It is important to remember, in defending the theory of evolution, that there are complex human beliefs — not any of them religious — which engage contrapuntally with, live alongside, and sometimes even produce science. One of the most trenchant ripostes to the tenet that folk belief is just pre-science comes from Wittgenstein’s Remarks on Frazer’s Golden Bough:

“The same savage who, apparently in order to kill his enemy, sticks his knife through a picture of him, really does build his hut of wood and cuts his arrow with skill and not in effigy.”

The new Darwin Forum would do well to pay attention to the contiguity of belief and proof. What and how we see and how we feel about this is bound up in what we make for each other to look at. This has physiological, cognitive and phenomenological underpinnings; effects and affects.  It is something we do with our bodies. The electromagnetic radiation of light is a deep driver of evolution and possibly part of the origin of life itself. An exciting programme at the Darwin Trust would put visual art, light and the eye close to the heart of its activities, not just as an instrument of communication, but as a means to nurture conjecture.

 

 

Further Links: The Charles Darwin Trust; Down House

[Image References: Rabbit, by Albrecht Durer (1502); Rabbit, by Jeff Koons (1986); the eye of a squid; visualisation of the evolution of the eye as a landscape in which height represents optical quality and the ground plane evolutionary distance by Professor Mike Land (1996)]

NESTA Fellowship

Fellow, National Endowment for Science Technology and the Arts (2004 to 2007)

 

Three year Senior Fellowship awarded by closed nomination for research exploring observational practice across scientific disciplines — astronomy, particle physics, spectroscopy, ophthalmology — and identifying potential methodological alignments between these practices and artistic practices.

The National Endowment for Science Technology and the Arts was set up through an endowment from the UK National Lottery in 1998, and has been through several ideological and corporate incarnations.  In the beginning under Jeremy Newton, and through the time that I was a Fellow, it was clearly focused on nurturing UK creativity across the arts, sciences, design and technology — its brand was ‘creative investor’.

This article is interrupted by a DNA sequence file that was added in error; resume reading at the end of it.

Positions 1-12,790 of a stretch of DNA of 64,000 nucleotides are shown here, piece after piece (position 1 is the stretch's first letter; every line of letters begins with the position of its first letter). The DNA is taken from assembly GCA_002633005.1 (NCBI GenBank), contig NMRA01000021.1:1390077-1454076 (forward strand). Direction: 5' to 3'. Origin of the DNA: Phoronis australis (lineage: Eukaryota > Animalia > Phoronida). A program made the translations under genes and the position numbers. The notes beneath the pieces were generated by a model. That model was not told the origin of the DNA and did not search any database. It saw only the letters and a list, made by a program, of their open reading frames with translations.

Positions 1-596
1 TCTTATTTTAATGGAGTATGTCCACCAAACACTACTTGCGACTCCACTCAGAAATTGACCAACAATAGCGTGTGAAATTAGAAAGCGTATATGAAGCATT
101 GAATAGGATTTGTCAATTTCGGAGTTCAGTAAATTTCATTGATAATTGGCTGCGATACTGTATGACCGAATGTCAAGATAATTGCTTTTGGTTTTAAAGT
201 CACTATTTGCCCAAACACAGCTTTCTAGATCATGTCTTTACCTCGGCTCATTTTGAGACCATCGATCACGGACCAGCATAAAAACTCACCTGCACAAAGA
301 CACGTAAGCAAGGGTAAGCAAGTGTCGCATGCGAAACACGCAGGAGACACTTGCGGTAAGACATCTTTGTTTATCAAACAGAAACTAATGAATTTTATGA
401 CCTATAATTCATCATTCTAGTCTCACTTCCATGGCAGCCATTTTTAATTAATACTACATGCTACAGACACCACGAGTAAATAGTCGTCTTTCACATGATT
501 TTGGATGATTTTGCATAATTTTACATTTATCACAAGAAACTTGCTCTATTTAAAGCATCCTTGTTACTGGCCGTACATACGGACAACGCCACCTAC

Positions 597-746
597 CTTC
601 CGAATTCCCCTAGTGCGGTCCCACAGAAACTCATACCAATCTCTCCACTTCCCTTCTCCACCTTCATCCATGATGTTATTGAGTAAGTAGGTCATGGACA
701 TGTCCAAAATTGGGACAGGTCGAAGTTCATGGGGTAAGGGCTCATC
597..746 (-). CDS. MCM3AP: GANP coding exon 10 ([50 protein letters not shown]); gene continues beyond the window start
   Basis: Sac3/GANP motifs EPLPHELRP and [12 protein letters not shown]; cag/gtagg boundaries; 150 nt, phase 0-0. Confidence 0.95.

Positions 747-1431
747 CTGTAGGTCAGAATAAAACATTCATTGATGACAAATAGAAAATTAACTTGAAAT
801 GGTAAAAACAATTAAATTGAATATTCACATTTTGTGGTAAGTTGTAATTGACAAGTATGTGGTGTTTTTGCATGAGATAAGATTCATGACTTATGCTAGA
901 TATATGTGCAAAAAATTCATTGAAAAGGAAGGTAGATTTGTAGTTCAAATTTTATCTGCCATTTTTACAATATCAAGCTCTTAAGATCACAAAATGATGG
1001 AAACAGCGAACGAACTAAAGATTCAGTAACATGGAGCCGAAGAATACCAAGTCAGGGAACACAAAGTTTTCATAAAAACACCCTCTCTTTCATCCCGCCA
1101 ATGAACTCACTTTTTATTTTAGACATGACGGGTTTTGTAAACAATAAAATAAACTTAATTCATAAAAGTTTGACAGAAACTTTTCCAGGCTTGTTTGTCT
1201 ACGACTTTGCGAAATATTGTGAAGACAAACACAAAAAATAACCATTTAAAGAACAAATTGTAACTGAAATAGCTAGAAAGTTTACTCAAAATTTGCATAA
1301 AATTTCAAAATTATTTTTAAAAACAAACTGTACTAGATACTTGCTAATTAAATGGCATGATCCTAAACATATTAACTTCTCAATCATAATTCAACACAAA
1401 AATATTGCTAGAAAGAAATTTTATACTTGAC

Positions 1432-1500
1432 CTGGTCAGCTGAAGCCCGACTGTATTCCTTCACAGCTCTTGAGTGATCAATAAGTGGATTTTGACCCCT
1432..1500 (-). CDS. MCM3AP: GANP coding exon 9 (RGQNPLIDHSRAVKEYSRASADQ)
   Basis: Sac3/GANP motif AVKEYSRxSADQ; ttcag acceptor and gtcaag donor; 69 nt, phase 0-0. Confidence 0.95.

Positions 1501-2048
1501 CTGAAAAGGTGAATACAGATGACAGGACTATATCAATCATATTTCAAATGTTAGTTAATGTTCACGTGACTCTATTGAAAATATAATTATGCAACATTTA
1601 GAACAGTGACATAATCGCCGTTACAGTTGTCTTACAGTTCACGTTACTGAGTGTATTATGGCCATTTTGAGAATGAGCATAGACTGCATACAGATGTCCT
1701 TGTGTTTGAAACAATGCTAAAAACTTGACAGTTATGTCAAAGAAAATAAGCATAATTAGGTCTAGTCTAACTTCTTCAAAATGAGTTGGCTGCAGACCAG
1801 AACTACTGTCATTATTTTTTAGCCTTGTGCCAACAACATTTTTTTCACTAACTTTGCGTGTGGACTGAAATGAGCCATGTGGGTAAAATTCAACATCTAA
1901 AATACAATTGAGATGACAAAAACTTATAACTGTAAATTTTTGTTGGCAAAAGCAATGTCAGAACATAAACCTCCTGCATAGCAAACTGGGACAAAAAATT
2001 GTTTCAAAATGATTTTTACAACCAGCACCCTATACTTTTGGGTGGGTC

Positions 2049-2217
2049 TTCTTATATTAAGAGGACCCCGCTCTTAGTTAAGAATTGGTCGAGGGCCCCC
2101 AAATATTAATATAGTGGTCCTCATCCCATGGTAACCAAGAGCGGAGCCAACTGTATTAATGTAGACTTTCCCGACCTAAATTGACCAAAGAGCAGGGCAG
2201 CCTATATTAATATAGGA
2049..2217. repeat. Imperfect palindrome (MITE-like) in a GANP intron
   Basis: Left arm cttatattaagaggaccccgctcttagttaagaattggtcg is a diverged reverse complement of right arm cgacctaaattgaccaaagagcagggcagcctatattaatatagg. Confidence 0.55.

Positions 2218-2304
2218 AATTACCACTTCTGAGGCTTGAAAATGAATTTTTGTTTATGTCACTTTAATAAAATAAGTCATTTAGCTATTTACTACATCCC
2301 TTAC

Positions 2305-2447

The complex application procedure began with a closed nomination: my name had been put forward to them by a senior advisor, which meant that I received a call from NESTA inviting me to apply for a Fellowship. Following that, there were two sets of interviews at NESTA, a formal written application with a research plan and budget for three years’ work, letters from three referees, and an external evaluation interview — with Jim Al-Kahlili.

My main activities included a residency period of over a year at the Institute of Astronomy of Cambridge University.  This was both formative and productive, and led to my curating the COSMOS section of James Peto’s exhibition You Are Here: The Design of Information at the Design Museum.  I was also able to formulate a brief history of plate-measuring and scanning machines in astrophysics — Image, Data and the Mathematical Sublime — which became a contribution to the History of Scientific Observation project at the Max Planck Institute for the History of Science.

Of course, the overarching common interest between astronomers and artists is light: and I learned how much more to light there is than the visible spectrum, as well as the co-extensiveness of light with all other matter by dint of its particulate nature. The fact that it is possible to ascertain the elementary makeup of matter by measuring its radiation — often light itself — is profoundly exciting. Spectroscopy is one of the techniques I explored during this period.

Researchers at the IoA and also at the Cavendish Laboratory across the Madingley Road were generous with their time, and I received both formal and informal mentoring from Dr Robin Catchpole and Dr Jon Zwart.  The Institute’s Librarian, Mark Hurn, shared his history of astronomy knowledge and more, and I attended conferences and classes as an observer. Professors Craig McKay and Alexander Boksenberg, alongside Dr Mike Irwin, were especially helpful in illuminating the links — both theoretical and technological — between photons and data sets, via detectors and photomultipliers.